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Messages
10,870
Took a chance, and the plunge, snagged the Deck Legend Ice tactile a couple days back.

http://www.deckkeyboards.com/product_info.php?products_id=96

OMG I love this board! It just feels sooo good typing and playing games. Takes some getting used to...the keys are too high, for lack of a better term. Coming off the Razer Lycosa a couple years, you really need to adjust. After playing some BFBC2 a few hours, my hand positioning was a tad off, especially on the function keys, but you do get used to it.
The boards backlights are nice and bright. The construction is extremely well made. (Thing weighs a ton. You could kill someone with this thing.) Day 2 in...ONLY thing I wish they had done, is make the Caps lock,Num-lock,Scroll lock confirmation lights blue instead of red.
Great Choice. I had one before and it's the best board I've used for gaming. Looking for one second hand but no one wants to part with theirs. I'll buy one directly form them if I can find a used one.
 

43st

Limp Gawd
Joined
Sep 8, 2008
Messages
201
After thinking about the M1 for an evening I think the biggest turn off was the stroke length required per key. It highlighted my tendency to roll my fingers from the WASD home position to other keys when gaming.

Do low height mechanical switches exist? Or is this one of the typical adjustments needed when going from scissor type switches to mechanical switches?
 

Blazestorm

Supreme [H]ardness
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Jan 17, 2007
Messages
6,940
I don't think low-height keys exist for mechanical... but I could be wrong.

I keep switching between a G110 and my mechanical boards but always seem to go back to this just because of the extra media keys and G macro keys that I do use...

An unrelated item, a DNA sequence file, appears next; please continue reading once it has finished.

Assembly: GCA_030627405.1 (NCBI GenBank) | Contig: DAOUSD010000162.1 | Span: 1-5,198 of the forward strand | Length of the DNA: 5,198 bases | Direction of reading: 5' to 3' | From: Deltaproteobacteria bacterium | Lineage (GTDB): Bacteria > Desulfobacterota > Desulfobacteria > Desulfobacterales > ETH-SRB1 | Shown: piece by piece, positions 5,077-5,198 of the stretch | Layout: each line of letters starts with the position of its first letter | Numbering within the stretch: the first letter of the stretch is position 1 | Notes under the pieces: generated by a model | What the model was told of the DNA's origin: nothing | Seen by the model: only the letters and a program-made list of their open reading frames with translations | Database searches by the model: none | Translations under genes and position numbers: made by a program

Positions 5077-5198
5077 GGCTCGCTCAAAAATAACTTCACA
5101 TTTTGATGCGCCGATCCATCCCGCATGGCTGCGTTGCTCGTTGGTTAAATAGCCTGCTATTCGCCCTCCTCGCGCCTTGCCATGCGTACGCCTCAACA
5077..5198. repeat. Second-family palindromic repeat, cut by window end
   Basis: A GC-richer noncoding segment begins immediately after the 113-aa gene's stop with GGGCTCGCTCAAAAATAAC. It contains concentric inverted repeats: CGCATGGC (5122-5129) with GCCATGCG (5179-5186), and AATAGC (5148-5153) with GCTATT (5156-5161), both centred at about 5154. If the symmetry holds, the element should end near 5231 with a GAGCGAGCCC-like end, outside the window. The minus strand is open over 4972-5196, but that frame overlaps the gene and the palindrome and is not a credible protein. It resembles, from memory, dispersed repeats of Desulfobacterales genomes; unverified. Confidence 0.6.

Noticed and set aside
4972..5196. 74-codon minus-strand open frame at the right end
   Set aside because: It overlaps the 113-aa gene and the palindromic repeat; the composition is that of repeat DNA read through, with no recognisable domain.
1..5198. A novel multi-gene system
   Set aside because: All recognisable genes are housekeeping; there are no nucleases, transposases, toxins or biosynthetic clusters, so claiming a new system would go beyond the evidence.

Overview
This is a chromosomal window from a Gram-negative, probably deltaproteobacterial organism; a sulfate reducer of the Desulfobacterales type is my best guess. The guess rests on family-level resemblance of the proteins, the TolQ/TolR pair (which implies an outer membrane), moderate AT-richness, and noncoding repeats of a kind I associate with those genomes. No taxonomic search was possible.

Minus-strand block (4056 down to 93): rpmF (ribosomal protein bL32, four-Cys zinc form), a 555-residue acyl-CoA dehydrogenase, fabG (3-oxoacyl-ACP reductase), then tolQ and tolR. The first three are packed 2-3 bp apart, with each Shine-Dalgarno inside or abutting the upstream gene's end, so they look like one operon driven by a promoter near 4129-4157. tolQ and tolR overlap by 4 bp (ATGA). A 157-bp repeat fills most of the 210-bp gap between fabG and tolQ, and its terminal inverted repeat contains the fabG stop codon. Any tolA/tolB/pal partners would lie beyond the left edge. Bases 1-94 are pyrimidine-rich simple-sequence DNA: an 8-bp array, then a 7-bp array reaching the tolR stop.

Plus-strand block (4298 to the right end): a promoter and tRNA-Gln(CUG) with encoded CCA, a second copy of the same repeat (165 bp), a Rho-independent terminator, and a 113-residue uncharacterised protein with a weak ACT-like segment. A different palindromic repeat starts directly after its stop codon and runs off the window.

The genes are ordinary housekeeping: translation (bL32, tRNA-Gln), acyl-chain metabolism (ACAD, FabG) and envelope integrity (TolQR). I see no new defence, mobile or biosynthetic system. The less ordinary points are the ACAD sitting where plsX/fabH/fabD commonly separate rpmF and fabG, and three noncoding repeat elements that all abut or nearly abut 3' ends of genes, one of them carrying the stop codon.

If some company made a nice mechanical keyboard with macro keys + the media keys I'd probably spend a couple hundred on it D=
 

sayu

Limp Gawd
Joined
Mar 15, 2008
Messages
435
Cherry ML switches are low-profile mechanical switches. Topre also makes low-profile switches, but those boards can only be found in Japanese layouts.
 

Jshay

Limp Gawd
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Mar 27, 2010
Messages
484
I got my Filco Majestouch about a week ago and so far I am definitely in love with these. I went to Fry's and played around on the dome boards they had and it felt way more repetitive than typing on my Browns.
 

Lateralus

More [H]uman than Human
Joined
Aug 7, 2004
Messages
15,179
YES!! I did the impossible and managed to pick up a used Filco Realforce 103UB in great condition, so I don't have to pay $230 to try the elusive Topre switches after all. I cannot wait to get it. Hopefully my cravings will be satisfied, although I'm still curious about those darn Cherry Blacks...
 

Kenworth

2[H]4U
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Dec 31, 2007
Messages
2,141
I thought these were supposed to be not very good?
I would say for $20 just to get a "meh" mechanical keyboard is still a pretty small barrier to entry if you are having reservations going the mechanical route. If you don't like it, $20 isn't too much to swallow.
 

Spare-Flair

Supreme [H]ardness
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Apr 4, 2003
Messages
7,471
I would say for $20 just to get a "meh" mechanical keyboard is still a pretty small barrier to entry if you are having reservations going the mechanical route. If you don't like it, $20 isn't too much to swallow.
Unfortunately, it's $80 for me as I am in Canada and that's what Newegg wants for it.